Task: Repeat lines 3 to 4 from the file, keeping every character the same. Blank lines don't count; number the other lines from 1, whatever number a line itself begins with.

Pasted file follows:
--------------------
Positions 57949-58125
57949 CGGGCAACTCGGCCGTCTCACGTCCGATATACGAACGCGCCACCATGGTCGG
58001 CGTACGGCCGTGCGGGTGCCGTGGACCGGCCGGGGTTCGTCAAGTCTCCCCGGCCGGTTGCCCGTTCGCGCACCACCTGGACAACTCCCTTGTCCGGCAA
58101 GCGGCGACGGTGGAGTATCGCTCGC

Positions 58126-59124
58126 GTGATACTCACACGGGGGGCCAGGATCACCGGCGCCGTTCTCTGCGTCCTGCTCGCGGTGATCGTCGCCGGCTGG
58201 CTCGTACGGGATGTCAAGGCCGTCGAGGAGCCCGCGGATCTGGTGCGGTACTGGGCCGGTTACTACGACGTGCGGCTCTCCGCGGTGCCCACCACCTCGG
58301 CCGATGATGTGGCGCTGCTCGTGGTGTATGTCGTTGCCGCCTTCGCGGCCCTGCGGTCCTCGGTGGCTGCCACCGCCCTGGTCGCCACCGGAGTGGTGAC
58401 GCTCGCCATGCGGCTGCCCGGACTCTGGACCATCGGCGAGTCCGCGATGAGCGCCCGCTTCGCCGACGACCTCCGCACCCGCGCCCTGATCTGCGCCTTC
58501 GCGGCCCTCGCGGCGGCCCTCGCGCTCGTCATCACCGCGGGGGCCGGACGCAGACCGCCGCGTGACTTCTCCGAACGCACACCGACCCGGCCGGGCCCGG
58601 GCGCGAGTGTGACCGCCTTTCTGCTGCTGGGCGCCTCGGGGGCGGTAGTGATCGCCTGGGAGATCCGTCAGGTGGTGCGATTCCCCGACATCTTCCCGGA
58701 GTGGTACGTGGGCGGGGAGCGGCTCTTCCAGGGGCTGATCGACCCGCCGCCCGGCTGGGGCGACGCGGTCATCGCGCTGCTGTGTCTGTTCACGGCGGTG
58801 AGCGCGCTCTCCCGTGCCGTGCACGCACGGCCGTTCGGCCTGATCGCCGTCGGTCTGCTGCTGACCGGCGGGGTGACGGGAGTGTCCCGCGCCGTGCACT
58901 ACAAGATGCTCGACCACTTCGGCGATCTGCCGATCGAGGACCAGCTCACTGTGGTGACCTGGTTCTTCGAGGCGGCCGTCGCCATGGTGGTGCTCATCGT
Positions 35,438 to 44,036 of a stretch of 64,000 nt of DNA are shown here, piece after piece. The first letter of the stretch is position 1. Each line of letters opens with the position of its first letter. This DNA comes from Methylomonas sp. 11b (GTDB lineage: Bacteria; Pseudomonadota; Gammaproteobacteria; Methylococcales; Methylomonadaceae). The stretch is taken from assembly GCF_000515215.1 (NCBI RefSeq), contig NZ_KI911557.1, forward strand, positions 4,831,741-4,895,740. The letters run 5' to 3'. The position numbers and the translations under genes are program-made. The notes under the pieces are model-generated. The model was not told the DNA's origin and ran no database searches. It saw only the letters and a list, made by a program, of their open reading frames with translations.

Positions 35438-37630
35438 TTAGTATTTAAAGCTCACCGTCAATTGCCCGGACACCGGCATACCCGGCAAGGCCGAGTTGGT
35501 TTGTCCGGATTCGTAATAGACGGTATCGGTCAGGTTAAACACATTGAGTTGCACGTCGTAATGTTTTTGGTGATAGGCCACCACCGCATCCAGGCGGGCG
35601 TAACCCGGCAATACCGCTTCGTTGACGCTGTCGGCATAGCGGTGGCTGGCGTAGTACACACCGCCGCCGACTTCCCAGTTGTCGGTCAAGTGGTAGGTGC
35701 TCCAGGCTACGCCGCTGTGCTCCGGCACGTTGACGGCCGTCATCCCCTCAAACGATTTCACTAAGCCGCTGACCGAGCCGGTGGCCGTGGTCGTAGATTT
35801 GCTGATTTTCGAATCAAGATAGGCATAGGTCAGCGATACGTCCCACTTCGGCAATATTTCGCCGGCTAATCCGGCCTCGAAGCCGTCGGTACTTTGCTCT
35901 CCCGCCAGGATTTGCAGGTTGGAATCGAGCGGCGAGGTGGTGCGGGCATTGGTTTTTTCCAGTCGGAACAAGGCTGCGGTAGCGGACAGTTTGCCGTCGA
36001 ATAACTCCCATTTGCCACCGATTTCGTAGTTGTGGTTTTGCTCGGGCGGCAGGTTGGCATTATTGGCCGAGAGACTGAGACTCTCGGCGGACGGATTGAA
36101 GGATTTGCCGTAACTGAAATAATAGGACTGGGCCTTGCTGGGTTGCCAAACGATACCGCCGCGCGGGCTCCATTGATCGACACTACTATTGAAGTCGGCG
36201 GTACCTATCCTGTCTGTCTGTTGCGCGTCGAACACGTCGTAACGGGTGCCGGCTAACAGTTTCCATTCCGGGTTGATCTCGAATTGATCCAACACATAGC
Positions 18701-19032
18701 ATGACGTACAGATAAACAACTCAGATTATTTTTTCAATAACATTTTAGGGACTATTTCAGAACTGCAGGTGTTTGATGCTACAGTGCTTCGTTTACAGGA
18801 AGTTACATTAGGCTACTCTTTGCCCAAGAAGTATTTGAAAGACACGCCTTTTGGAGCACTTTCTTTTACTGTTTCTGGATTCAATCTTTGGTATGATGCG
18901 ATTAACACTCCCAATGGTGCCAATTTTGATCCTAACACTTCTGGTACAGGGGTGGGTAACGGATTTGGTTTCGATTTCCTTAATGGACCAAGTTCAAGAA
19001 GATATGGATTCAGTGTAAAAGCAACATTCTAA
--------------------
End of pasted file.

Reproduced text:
58001 CGTACGGCCGTGCGGGTGCCGTGGACCGGCCGGGGTTCGTCAAGTCTCCCCGGCCGGTTGCCCGTTCGCGCACCACCTGGACAACTCCCTTGTCCGGCAA
58101 GCGGCGACGGTGGAGTATCGCTCGC